“Single stream dream” (8/4/10) ignored some considerable environmental and economic costs of a commingled recycling system for the City of Lansing. Mixing all recyclable items together into a single stream is easier for users to operate because they don’t separate materials; however, this type of system has drawbacks. These include decreased financial return for recycled materials due to contamination. Recycled materials fetch more money if the streams are pure, such as white paper separated from all other materials, including glass shards. I mention white paper because the material typically yields the highest financial return to keep recycling services afloat. During the mixing process of single stream recycling, it is difficult and costly to create pure streams, which can result in a low-grade material which is ultimately “downcycled”—that is made into a product of lesser quality— or the material may be overly contaminated to the point that landfilling is the economic option. Recycled materials can be “upcycled” into equal or higher grade products if pure, which is most financially advantageously done by the user at recycling station. Although the slight burden of separation may seem like a deterrent, a few moments allow recyclable materials to have a longer life and ultimately less resources extracted from the planet.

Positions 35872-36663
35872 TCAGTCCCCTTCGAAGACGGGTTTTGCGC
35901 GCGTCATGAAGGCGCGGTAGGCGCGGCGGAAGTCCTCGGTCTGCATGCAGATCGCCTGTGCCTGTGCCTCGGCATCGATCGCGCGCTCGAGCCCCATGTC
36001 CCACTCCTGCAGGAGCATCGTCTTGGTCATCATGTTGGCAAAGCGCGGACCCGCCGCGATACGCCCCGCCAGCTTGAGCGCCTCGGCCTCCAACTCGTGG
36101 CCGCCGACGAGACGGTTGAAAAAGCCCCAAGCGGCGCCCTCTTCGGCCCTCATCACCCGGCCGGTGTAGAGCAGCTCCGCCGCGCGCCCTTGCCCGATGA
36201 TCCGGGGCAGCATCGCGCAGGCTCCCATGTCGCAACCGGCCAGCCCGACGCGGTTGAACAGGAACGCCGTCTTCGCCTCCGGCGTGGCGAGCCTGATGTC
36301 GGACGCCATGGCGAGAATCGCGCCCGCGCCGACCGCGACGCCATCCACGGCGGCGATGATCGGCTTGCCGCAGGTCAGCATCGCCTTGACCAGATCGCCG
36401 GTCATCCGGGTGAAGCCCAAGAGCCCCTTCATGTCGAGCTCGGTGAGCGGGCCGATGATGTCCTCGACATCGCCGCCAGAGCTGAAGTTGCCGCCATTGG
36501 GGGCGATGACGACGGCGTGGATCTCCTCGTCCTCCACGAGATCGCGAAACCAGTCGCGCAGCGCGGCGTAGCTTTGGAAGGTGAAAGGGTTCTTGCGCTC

Another drawback is sorting costs. Increased sorting may yield more jobs, however if the City does not have funds to support its own material recovery facility (MRF) this can increase recycling costs by contracting with a third party. Additionally, if the City ships commingled recycling to Ann Arbor or another surrounding community, there are environmental costs of pollution from trucking and financial costs of shipment.
As a City of Lansing resident who enjoys the free recycling services as a way to keep waste out of the landfill, I hope the Lansing Public Service Department does not take this decision lightly.
— Lauren K. Olson, Lansing